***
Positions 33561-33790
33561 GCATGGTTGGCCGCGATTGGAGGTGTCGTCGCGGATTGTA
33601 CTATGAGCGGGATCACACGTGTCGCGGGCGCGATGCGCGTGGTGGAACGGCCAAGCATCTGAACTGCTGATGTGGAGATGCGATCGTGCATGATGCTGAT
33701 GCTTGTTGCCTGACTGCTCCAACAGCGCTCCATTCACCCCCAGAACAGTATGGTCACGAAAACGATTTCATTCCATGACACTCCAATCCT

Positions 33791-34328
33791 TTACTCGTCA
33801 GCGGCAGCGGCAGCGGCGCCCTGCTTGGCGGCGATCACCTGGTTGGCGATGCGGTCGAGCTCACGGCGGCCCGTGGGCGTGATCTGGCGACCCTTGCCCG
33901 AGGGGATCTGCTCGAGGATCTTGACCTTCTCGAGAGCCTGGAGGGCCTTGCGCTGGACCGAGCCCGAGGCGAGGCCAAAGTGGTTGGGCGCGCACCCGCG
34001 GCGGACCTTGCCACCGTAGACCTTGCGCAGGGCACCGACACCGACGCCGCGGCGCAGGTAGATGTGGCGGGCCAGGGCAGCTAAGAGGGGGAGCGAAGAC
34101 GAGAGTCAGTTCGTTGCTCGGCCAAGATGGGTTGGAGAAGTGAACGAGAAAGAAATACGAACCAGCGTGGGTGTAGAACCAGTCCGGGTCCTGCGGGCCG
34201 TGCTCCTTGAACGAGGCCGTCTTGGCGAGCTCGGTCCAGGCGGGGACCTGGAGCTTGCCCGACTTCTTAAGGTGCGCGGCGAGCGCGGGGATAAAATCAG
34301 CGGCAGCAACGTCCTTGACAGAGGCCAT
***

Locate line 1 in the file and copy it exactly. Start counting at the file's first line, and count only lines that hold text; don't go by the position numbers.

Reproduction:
Positions 33561-33790